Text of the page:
Made the press

Our state newspaper, The Advertiser, ran an article in last Tuesday’s (Jan 11) edition, in the “Business Owner” section that I’m particularly fond of.


You can see a copy of the article here


Whilst the journalist did take some artistic licence to the story (never let the facts get in the way of a good story!) it’s mostly correct.


Sarah Jessica-Parker was on the opposite page :)

It’s been a while since my last post…

actually it’s been waaaay too long, but I guess it’s OK when I consider how busy the last weeks have been.


I was just reading one of Chad’s older posts (http://msmvps.com/cgross/archive/2004/12/02/22108.aspx) and it made me think of one of the swing migrations we did a couple of weeks ago – this was a new client who’d had SBS2003 Premium installed for them by another provider but had not followed the wizards to any extent.


To begin with, the users on the network were still using PSTs for their email so they didn’t have any of the cool Exchange features available to them. Next, some of the machines on the network (XP based notebooks) were still in workgroup mode, so there was no possibility for them to take advantage of the power of group policy.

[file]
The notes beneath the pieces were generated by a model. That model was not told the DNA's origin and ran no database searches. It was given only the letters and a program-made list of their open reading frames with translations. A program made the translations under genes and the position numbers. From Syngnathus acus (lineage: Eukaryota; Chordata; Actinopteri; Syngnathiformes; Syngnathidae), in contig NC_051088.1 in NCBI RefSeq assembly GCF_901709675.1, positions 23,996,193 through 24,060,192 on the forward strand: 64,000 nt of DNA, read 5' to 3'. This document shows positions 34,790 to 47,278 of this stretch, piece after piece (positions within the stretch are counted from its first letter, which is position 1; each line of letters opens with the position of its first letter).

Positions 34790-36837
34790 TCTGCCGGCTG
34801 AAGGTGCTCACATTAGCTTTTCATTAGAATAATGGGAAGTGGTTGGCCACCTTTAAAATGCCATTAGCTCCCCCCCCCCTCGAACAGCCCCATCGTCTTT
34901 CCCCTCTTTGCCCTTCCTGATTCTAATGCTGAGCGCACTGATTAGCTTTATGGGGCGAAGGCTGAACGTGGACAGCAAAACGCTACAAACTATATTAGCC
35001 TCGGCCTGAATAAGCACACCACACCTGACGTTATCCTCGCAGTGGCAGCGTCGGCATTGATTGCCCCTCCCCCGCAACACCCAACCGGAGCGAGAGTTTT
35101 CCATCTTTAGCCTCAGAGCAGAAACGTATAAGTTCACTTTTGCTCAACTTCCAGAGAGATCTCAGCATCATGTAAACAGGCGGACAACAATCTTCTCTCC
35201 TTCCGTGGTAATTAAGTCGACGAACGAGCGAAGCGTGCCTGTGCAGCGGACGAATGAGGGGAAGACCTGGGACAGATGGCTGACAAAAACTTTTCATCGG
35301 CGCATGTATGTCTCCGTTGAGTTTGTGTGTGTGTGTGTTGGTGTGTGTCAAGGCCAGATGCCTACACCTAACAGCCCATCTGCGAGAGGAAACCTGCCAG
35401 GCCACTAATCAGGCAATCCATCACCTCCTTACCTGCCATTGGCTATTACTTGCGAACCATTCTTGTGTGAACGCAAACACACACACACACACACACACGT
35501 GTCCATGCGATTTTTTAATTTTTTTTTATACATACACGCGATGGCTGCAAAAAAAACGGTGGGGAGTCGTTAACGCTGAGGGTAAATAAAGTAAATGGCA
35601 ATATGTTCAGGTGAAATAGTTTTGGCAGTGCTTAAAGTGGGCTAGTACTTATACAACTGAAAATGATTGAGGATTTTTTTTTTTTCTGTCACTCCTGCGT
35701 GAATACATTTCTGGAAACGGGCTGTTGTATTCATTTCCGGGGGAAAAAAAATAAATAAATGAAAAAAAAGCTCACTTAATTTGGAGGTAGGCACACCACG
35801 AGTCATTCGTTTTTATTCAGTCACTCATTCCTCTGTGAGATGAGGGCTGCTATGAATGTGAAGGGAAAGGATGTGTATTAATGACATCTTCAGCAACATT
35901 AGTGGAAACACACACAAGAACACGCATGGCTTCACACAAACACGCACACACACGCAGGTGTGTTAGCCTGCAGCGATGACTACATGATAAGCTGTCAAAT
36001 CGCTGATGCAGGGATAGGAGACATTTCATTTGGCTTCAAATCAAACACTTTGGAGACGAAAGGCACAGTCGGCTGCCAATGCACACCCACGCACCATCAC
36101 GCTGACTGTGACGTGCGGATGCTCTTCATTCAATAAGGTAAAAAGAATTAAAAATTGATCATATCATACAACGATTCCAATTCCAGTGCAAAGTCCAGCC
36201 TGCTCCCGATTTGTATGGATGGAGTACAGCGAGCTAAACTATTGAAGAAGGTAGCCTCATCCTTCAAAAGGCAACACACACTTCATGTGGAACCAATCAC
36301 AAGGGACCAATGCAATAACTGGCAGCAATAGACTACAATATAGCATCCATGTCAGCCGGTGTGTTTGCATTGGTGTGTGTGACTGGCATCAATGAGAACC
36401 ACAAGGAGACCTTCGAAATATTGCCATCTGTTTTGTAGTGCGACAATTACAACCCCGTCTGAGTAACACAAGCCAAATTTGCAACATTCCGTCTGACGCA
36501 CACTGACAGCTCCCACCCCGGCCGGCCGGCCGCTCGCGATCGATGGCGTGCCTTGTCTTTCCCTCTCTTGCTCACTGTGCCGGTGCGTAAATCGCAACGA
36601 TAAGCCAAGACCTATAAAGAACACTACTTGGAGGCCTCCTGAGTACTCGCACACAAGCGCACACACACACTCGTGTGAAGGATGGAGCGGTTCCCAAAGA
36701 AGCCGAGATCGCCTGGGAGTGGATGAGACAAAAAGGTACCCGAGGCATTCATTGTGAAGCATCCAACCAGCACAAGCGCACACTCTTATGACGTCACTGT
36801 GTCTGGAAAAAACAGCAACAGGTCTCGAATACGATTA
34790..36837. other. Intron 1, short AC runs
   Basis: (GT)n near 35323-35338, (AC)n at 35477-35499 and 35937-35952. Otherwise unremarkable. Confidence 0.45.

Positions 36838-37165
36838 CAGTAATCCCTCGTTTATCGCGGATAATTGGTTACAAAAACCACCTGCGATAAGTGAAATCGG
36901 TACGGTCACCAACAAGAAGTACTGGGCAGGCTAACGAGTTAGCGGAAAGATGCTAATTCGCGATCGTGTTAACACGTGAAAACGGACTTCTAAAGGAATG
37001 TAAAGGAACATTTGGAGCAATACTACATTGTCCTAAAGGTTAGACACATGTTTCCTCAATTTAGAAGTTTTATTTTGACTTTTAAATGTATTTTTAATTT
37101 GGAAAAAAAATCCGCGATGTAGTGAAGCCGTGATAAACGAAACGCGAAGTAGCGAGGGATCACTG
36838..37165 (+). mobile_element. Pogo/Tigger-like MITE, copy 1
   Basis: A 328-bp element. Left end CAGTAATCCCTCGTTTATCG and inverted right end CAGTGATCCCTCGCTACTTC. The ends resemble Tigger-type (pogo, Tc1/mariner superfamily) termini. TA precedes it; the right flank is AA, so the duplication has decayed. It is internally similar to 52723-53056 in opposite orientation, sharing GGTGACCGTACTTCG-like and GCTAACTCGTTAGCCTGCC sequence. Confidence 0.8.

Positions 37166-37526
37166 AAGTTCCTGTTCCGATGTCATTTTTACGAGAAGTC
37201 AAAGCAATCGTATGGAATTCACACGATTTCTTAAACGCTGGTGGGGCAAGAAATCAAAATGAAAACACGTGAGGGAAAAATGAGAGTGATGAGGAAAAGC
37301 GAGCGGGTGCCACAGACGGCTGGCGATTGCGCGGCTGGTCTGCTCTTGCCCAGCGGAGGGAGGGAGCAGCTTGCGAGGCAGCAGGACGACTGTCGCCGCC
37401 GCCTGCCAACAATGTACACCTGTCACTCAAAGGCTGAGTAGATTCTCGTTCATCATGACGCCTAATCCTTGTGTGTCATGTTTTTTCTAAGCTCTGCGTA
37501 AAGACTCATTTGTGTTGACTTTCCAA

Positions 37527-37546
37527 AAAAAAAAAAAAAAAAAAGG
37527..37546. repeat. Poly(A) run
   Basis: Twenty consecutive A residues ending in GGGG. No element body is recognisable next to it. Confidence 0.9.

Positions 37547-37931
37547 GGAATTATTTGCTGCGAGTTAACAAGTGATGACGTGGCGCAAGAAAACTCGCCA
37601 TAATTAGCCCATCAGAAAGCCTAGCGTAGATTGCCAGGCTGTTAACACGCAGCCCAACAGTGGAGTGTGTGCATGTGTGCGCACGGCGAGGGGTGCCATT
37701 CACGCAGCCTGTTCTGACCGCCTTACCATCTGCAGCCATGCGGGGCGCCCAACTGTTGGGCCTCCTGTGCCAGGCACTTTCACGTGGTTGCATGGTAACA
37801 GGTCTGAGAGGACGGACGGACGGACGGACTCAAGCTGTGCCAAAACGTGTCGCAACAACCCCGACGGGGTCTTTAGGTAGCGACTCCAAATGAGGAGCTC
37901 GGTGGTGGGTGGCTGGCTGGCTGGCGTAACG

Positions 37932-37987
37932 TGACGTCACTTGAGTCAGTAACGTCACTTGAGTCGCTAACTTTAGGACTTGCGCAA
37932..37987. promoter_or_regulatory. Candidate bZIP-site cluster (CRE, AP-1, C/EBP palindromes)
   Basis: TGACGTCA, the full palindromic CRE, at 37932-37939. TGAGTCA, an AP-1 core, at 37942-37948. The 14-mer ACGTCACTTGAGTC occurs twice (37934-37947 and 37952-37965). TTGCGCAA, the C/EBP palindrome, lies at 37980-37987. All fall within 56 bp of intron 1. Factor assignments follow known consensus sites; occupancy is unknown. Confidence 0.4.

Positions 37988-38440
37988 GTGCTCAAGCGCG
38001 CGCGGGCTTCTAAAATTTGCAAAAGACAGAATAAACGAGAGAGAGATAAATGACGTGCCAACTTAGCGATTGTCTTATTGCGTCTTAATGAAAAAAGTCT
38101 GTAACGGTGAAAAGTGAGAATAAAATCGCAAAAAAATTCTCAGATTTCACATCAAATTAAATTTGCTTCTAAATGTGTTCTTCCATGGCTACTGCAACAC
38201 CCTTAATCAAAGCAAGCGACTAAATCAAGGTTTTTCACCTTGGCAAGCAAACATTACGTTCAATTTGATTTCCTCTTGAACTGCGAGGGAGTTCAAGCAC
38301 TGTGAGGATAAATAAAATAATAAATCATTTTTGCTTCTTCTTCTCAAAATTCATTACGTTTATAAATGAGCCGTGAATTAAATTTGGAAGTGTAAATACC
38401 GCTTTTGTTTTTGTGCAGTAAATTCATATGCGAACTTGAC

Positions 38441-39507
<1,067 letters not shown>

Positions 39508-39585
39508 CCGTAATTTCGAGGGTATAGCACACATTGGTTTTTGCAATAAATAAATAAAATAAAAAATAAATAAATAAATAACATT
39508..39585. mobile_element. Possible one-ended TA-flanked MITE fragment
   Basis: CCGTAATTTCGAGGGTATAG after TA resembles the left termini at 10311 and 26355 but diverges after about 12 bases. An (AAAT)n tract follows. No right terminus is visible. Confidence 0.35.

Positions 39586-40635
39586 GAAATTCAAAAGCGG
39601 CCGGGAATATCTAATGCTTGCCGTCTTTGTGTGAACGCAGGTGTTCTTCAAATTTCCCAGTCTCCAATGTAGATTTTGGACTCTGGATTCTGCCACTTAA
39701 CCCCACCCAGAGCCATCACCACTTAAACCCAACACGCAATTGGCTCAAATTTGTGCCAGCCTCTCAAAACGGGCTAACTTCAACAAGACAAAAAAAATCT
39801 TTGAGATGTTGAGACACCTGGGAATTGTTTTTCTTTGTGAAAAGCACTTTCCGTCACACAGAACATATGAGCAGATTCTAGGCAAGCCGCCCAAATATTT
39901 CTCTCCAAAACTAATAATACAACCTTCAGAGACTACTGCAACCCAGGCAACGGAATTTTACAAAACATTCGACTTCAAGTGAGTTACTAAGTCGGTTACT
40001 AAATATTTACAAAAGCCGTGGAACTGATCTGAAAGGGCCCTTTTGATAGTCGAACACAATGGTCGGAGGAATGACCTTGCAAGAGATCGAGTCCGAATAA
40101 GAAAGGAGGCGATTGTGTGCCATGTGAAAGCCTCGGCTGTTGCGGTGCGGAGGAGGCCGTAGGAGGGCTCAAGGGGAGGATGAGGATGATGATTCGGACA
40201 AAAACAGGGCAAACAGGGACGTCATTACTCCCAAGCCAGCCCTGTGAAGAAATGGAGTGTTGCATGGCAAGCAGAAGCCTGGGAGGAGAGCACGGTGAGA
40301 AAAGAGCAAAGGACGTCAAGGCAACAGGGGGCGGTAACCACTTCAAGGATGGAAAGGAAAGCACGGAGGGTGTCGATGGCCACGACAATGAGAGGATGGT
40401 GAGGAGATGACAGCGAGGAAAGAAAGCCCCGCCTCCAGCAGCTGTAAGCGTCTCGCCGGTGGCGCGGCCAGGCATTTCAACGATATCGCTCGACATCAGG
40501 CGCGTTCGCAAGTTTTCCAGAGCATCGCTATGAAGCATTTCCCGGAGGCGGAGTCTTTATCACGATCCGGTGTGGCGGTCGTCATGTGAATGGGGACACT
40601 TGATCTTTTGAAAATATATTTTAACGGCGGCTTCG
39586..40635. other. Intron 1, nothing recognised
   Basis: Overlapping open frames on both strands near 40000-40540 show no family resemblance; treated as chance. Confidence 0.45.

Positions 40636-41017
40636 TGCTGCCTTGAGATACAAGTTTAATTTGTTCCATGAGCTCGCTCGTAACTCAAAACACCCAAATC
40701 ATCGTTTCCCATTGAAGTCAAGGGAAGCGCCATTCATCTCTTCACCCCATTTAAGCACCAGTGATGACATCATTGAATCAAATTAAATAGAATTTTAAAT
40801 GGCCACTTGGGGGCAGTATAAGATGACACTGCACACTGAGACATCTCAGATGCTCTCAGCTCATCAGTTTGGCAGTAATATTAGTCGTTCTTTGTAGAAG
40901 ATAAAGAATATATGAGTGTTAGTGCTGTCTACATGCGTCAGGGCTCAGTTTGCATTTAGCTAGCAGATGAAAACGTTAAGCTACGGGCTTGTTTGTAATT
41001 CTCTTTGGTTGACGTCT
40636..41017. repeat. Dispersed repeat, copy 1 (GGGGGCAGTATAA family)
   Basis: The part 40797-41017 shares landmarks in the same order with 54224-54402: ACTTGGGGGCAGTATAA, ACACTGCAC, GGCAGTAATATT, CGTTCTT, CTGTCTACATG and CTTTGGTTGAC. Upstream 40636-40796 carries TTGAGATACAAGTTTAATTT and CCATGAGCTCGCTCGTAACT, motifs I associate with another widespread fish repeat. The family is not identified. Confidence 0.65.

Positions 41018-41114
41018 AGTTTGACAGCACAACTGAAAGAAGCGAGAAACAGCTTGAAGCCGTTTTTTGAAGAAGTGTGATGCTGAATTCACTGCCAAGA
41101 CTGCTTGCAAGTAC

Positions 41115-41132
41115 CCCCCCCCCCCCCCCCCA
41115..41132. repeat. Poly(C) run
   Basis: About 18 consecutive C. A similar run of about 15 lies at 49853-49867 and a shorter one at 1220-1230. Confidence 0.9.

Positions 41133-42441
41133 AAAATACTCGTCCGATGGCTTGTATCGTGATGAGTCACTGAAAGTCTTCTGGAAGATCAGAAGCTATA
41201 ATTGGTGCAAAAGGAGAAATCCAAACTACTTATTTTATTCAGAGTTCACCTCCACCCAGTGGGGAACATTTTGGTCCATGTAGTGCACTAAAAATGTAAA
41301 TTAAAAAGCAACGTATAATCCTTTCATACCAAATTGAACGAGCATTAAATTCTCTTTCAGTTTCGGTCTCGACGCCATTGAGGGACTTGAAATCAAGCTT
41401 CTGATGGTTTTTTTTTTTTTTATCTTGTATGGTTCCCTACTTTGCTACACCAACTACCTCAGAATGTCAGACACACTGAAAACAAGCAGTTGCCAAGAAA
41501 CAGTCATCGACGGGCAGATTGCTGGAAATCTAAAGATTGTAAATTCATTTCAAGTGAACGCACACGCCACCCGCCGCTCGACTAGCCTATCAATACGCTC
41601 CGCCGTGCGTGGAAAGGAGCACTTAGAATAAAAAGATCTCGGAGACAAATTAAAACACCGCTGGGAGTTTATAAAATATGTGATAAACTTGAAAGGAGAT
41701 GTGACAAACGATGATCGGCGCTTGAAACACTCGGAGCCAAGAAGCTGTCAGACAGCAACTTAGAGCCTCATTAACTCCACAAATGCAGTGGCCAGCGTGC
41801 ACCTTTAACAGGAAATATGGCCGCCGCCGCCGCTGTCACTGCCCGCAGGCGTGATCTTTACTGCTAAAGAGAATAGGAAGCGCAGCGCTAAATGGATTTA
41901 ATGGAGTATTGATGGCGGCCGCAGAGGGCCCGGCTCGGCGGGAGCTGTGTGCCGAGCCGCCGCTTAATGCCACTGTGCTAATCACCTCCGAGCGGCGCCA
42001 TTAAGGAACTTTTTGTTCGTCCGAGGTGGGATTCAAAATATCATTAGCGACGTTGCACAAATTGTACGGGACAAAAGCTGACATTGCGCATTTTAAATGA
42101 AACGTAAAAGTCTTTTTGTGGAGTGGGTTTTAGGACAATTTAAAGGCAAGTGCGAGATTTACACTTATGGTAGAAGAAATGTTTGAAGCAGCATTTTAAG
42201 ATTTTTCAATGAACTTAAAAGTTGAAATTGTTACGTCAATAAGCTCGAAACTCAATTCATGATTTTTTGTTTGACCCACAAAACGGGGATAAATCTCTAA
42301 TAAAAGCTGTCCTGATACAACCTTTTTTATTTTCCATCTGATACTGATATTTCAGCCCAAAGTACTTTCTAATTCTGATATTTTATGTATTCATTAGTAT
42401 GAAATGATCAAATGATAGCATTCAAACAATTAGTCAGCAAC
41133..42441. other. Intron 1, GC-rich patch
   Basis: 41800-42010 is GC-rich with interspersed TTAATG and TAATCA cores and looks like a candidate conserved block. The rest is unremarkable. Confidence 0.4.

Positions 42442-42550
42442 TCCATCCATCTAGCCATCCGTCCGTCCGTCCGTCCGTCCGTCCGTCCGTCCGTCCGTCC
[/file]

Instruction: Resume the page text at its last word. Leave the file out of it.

The “server” (which is just a PC acting as a server – a BIG no-no in my books) had a hardware IDE RAID card in it, but the 2 120Gb drives in the server were using software based mirroring which was placing a huge load on the server performance, so much so that at times their software became quite unusable.


The list went on and on. I had my first visit on new years eve to investigate a problem where the server would not boot properly – it would present a boot menu which the other providers had setup to allow booting from the mirrored drive, but the default boot option for SBS just didn’t work. Quick fix of the boot.ini file and restarts were fine again.


I investigated further – another problem was email had stopped coming in and was in fact bouncing back to the senders. I found an incorrect primary MX record for their domain and managed to get the owner of their ISP on the phone and arranged for their DNS records to be updated accordingly.